MM: Hey, I spent some time in recent days watching your music videos — those are *beautiful* music videos. And after watching them, I think you’re moved specifically by iconic imagery. Are there designers or artists that you work with or inspired by when you’re doing video in particular?
Kimbra: All of the people I make music videos with are artists. But I particularly enjoy collaborating with Guy Franklin.
The first thing I ever did with him was called “Settle Down,” and we went back to working together on this new album. He’s certainly an artist, and when we collaborate, I feel like we are working on a great film, you know?
And I’m certainly inspired by fashion designers. I always look to people like [Alexander] McQueen and Victor & Rolf. People in the fashion world inspired me to think outside the box in terms of visuals.
And Dali — well, there aren’t as many people who I think pushed the boundaries of imagination. Lately, my videos are not as much high art or surreal than those I have done in the past. I’ve been more tortured and looking into human emotion as opposed to being super psychedelic. Again, that inspiration comes from various artists who are clever at showcasing vulnerability — and there are too many to name.
Watch the official music video for “90s Music” by Kimbra on YouTube:
MM: Great! You’re playing here at 9:30 Club on Jan. 30, and I wonder what we can expect from the show?
Kimbra: I’m playing the entire new record. I really enjoy playing the new songs for people. When they are not all released, it gives you the chance to live with the songs in a live context even before they have them on their phones to listen to.
It’s a big light show as well. It’s a great visual show. I’ve had a lot of work done on that part; it’s really important to me to make it a multimedia show. I have an amazing band — it’s a smaller band than what I’ve toured with in the past, but in many ways, I think it sounds bigger than ever. It’s an electronic show, so there’s a lot of sound design going on and amazing tech.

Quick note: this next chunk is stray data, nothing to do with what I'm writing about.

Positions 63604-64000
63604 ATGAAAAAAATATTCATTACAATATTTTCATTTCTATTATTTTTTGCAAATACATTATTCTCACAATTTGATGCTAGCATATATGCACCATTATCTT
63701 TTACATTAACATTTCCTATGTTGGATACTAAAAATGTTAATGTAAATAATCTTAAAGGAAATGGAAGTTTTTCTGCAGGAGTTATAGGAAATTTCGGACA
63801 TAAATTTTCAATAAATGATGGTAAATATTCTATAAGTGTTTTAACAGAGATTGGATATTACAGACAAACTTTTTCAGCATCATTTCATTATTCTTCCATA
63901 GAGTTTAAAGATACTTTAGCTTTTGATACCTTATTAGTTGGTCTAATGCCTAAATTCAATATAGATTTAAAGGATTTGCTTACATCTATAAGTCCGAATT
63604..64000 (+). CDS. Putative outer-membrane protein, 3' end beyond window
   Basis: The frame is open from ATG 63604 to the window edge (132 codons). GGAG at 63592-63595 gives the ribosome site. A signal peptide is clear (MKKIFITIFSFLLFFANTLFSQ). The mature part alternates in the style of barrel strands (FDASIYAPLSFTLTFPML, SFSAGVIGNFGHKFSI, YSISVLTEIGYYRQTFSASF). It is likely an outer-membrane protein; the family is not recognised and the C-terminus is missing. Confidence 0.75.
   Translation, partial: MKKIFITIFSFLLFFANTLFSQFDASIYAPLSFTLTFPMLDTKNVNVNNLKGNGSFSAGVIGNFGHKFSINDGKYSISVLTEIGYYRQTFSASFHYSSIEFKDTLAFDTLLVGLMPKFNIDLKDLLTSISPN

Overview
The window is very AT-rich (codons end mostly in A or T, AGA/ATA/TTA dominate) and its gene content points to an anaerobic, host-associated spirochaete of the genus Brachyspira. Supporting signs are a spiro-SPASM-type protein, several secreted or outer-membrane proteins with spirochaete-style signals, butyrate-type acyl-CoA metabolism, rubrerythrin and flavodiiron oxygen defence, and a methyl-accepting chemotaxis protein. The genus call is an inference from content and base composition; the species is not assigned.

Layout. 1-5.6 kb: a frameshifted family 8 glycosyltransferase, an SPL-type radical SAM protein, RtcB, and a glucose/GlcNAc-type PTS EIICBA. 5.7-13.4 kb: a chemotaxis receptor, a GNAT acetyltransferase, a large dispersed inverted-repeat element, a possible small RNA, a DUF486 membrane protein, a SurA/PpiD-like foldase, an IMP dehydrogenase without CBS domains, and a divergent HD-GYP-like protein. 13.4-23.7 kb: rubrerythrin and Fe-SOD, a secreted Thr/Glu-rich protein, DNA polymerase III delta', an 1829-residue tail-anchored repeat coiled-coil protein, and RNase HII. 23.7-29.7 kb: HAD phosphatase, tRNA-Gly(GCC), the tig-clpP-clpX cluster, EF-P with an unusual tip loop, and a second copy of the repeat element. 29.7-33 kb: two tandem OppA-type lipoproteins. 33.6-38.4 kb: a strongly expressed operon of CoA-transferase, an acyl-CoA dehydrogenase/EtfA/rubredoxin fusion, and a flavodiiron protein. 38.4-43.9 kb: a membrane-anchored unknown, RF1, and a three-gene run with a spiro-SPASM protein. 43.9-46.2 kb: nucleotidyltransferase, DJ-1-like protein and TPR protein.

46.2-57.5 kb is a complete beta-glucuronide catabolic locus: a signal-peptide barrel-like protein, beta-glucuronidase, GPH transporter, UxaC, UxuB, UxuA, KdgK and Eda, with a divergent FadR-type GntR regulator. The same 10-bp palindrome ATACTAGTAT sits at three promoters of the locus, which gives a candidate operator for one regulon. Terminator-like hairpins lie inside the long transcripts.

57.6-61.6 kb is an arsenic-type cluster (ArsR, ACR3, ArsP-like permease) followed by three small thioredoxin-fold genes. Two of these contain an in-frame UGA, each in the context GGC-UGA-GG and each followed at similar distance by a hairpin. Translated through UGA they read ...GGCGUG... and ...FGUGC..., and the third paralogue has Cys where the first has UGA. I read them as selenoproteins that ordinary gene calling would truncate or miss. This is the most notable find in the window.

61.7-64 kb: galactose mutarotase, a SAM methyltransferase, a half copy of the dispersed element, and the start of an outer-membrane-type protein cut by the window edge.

It’s going to be a really good show, and I can’t wait to get back to Washington, too.
MM: We are certainly looking forward to seeing you!
In the future, where your career is concerned, what are your ambitions? Are there things you want to do in the future that you can discuss with us?
Kimbra: Absolutely! I want to continue my love of collaboration by stepping into more technical roles. Part of what I do is producing, and for my own music, I sometimes get up to 80 percent of the track myself in my home studio. I would love to dive in with another artist and help them try things that I’ve learned starting so young with it.
We should be giving women more chance to become engineers! It’s such an amazing skill to have in this industry. If you can walk into a studio and pull out the stops, it really gives you so much more creative control as well. It’s something I would like to get into — either inspiring others or jumping in and producing others. I think that would be a lot of fun.
I would like to work more with film. I have a big love of film! I’m involved with one next year, which is a little bit of a secret right now. That’s going to be a new experience.
Those are some of the top things that I’m striving toward.
MM: Anything you would like to add before we let you go?
Kimbra: I’m really excited to see people and share my music. It was one of my favorite shows of the last tour, and I’m really looking forward to returning.
Kimbra begins her tour in Boston on Jan. 28, and appears at 9:30 Club on Jan. 30. Buy your tickets for 9:30 Club online!